Event Tech Strategy, Insights & Trends.

Do PR Agencies Suck? How to Get Your Own Publicity

This post was written by Brad Foster, managing editor of micenet AUSTRALIA magazine. He has been to more events than he cares to remember, and read more press releases than is probably healthy. Brad has seen the best and the worst of events and press releases, and offers up a few tips on getting publicity for yourself, your business and your events.

 

From my experience, most public relations companies will bill you megabucks and not do a great deal for you. In our neck of the woods there are good ones and there are bad ones, and I imagine it’s the same in whatever part of the world you’re living in.

Working in the business events industry in Australia at the same magazine for over a decade, and another industry magazine before that, I know a lot of people. I even have the mobile phone numbers of some very high-profile executives working in our major convention bureaux and hotels.

And so I get a little cranky when a brand new account executive, who’s just won the public relations account for a client working in our sector, calls me up to ask if I would like to interview the head of the company and they can arrange it for me. Hello! I’ve probably known them for years, and if I want to interview them I’ll probably call them direct myself.

If you must use a PR agency make sure they do their homework on the journalist or editor they’re pitching a story to. And have a story worth pitching. I’m sorry, but new chair covers at a hotel just won’t cut it.

The good news is that media outlets want stories. They need them. They crave them. If they didn’t have them they wouldn’t exist. But they want interesting ones, and if they’re like me, they’d really like the story EXCLUSIVELY.

Call them up first and pitch the story to them. (Most journalists are actually quite nice. They won’t bite your head off. If they do, then forget about them. They’ve no doubt got a competitor working at another magazine or newspaper who may be far nicer so give them a call).

Know the journalist’s name, and do some research into their experience. Call them and make sure you have your pitch ready. A short one or two sentences:

“We’ve just developed an incentive travel product to outer space and

we’d like to offer you the exclusive story about how we’re going to send

200 high-achieving executives to Mars and back. Would you be interested?”

“Too right I am!”

And the thing about offering EXCLUSIVES is that they don’t have to be exclusive forever. You can say:

“We’d like to offer this story to you to allow you to publish it first.

Once you have then we’d like to be able to send it to some other publications.”

“Okay, I can do that!”

By offering an exclusive you’re more likely to get interest from them in running your story (if it’s interesting of course). And you’ve just started building a RELATIONSHIP with them. If you give them what they want then the next time you have a story they’ll certainly be ready to do it again. And who knows, if you keep that relationship up the journalist may start calling you for story ideas.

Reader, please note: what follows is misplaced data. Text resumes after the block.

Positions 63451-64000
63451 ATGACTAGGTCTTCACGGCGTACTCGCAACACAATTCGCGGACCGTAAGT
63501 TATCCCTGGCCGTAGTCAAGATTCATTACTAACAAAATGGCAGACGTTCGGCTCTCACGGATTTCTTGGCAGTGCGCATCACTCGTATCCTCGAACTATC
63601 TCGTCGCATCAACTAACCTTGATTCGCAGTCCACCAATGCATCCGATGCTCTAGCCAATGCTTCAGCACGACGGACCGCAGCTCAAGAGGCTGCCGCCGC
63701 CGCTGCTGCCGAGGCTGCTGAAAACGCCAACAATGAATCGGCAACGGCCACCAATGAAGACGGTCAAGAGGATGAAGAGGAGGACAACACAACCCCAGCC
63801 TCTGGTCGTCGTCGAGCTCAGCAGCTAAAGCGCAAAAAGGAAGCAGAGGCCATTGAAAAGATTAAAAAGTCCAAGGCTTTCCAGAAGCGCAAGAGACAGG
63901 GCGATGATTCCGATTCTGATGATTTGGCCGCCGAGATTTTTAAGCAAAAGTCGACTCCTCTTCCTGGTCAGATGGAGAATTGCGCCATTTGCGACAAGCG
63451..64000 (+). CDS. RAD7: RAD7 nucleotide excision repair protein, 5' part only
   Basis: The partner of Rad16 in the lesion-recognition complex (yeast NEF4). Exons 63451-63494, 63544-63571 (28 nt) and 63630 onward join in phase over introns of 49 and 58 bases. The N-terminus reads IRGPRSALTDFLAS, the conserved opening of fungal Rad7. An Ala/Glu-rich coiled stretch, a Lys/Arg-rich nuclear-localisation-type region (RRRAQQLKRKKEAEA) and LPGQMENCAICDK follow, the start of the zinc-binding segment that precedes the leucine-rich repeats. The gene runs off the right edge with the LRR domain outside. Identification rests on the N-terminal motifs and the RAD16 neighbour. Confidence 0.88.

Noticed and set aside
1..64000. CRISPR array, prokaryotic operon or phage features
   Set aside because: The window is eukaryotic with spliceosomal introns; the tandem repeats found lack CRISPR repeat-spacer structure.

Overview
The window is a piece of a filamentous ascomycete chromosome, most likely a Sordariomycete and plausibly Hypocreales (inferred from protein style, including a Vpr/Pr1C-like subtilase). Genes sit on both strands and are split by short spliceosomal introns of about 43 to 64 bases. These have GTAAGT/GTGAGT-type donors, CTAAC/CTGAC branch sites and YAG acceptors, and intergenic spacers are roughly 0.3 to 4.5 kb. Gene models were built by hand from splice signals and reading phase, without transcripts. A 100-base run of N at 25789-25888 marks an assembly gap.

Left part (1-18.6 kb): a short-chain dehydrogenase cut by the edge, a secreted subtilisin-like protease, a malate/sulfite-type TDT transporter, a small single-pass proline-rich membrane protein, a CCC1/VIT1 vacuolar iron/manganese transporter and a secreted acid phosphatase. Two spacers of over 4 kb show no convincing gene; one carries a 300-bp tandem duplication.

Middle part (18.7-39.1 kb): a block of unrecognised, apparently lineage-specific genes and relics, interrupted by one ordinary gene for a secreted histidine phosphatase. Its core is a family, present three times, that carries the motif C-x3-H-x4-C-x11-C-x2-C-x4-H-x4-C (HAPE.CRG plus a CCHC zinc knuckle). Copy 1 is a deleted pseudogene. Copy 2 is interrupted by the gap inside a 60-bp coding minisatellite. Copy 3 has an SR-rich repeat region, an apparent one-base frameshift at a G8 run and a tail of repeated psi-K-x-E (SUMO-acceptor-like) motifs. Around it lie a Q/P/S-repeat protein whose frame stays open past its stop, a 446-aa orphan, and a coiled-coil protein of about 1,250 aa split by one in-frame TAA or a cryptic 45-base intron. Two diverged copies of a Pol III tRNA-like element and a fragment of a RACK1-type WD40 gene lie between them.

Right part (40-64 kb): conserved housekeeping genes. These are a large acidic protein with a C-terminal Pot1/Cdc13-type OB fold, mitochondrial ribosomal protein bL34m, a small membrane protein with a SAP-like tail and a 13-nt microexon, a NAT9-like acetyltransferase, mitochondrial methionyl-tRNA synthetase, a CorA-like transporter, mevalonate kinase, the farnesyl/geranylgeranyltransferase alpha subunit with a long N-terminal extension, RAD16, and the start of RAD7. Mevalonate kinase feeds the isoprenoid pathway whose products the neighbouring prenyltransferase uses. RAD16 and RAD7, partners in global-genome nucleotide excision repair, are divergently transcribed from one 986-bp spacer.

I can tell you right now that I give preference to exclusives. When I get an interesting exclusive I give it more prominence in our magazine – more space and in a good position. Stories that I know aren’t exclusives are usually much smaller in size, and are positioned further from the front page.

The other thing to remember is that not every idea you pitch has to be something new. For example, if you’ve been organising events for 30 years you’ve got a lot of knowledge. So why not pitch to the journalist that you’d like to write a regular column on events. Give them a few topic ideas too. Right now they may already have someone writing on events but they won’t have them doing it forever. That’s when you step in. You spend some time writing good articles and you get the publicity that comes with it. (Of course, this only works if the magazine is based around the events industry. It’d be an incredible feat if you pitched to write a column on events at a magazine that focused on say skateboard manufacturing.)

So give it a go. Make friends with a journalist or editor. Buy them a coffee, ask them about their kids, offer them an exclusive, and build a relationship with them.

The big PR agencies will promise you the world and may deliver in the short term, but they’ll be gone soon enough – staff changes, mergers, focusing on other clients – and you’ll have to start building those relationships all over again.

My advice… DIY.

 

Brad Foster, Managing Editor of micenet AUSTRALIA

Brad Foster imageBrad has been with micenet AUSTRALIA, a publication that focuses on the business events sector, since its inception in 2000. He has traveled extensively but agrees with Dorothy in The Wizard of Oz that “there’s no place like home.”

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